That afternoon, just as the dark was falling, the dogs began to make a great noise, and I looked up from my book to see a strange man, with about thirty feet of rope wound around his body and arm, walking into the yard holding a small black figure by the shoulder. The scene was most dramatically arranged. It was Rab being led back by the hardened sinner, Bob, whose guest he had been during his three days’ absence.

I continued to read until they reached the step; then I looked up and said, ‘What is this?’

‘De me, Bob, ma’am, I fetch Rab back to you, en I got rope tu’ tie um.’

‘I don’t want Rab,’ I said; ‘I certainly won’t keep any one with me that has to be tied. Take him back with you. I don’t want him.’

There was a profound silence, during which I read on; then I looked up again and said, ‘Take him back with you,’ once more.

Then I heard a subdued sniffle from Rab and a mumbled, ‘I won’t do so no more, Miss Pashuns.’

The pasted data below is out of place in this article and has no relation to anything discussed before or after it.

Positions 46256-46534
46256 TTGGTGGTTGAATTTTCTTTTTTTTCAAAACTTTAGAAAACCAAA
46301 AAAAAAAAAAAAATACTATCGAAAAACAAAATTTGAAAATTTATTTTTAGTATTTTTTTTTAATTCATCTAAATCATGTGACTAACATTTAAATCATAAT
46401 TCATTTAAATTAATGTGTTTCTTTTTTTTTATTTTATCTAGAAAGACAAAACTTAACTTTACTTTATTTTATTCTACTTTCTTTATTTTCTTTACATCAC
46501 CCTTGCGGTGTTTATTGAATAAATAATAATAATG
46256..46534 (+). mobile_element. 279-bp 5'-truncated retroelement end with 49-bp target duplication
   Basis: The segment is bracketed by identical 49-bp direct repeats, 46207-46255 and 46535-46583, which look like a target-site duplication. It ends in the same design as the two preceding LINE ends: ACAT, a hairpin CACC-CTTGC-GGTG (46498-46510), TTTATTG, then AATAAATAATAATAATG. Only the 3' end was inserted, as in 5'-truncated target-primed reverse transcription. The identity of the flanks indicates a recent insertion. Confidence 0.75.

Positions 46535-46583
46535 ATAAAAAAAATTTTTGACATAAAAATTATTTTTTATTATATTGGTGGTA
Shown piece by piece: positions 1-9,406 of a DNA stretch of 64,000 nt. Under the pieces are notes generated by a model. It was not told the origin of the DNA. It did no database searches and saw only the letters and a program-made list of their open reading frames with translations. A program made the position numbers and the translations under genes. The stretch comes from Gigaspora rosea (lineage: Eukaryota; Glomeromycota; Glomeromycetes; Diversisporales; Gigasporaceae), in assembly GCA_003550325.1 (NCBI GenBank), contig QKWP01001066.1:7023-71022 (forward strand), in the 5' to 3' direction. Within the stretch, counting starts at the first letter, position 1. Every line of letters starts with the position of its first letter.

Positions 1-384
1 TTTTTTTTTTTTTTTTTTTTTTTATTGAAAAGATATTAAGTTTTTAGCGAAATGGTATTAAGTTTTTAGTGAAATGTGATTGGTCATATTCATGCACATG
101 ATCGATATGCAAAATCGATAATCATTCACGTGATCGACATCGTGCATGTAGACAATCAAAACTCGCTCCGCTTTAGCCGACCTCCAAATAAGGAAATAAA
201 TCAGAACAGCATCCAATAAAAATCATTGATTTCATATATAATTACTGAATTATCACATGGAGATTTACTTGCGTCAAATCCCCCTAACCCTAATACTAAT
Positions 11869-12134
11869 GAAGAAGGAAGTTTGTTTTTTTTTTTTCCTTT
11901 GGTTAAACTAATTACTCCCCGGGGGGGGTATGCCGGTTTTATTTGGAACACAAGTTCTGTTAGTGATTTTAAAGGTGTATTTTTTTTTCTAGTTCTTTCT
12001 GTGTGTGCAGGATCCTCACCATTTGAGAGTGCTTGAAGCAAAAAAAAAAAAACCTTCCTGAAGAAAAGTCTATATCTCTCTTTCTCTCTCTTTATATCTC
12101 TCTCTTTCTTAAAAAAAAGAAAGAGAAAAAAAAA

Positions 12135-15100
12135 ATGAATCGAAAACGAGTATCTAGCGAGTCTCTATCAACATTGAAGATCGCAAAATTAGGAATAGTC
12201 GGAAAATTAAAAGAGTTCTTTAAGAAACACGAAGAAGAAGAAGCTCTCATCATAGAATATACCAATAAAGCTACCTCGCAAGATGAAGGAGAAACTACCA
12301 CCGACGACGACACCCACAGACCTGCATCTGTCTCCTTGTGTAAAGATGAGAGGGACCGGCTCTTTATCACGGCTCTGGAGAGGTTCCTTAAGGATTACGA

‘I have heard that too often, Rab. I have struggled with you a long time, and put up with a great deal because I promised your poor mother to take care of you; but when it comes to your running away and having to be brought back by a man with yards of rope wrapped round him, I can’t stand it. You must go and find your home elsewhere.’

By this time Rab was weeping openly and said, ‘ Please, Miss Pashuns, don’ sen’ me ’way; I wan’ fu stay wid you! I don’ want to lib no way else; please, ma’am, le’ me stay. I wunt run ’way no more.’

So finally I consented to try him a little longer, and dismissed Bob and his dramatic coil of rope.

This was all a great big bluff on my part, and I kept wondering all the time what I should do if Rab cheerfully turned and walked away with Bob, for I could not free myself from the feeling of responsibility for him.

Being almost in despair, I am writing in every direction to find a safe place for Rab. When I took him he was four. He is now eleven. My only consolation is that faith of which I have spoken before, that good must in the end triumph.

That faith seems to have been justified in Jonadab’s case, for when I went to the Institute this spring, to see him and inquire as to his conduct, Jenkins was not at home, but the next in control saw me and said, —

‘ Jonadab is our very best boy. When we have anything hard that we want done, we call on him and he never disappoints us.’

So I struggle on with poor little Rab, hoping that the terrible battle within him will end in victory to the good spirit.

(The End.)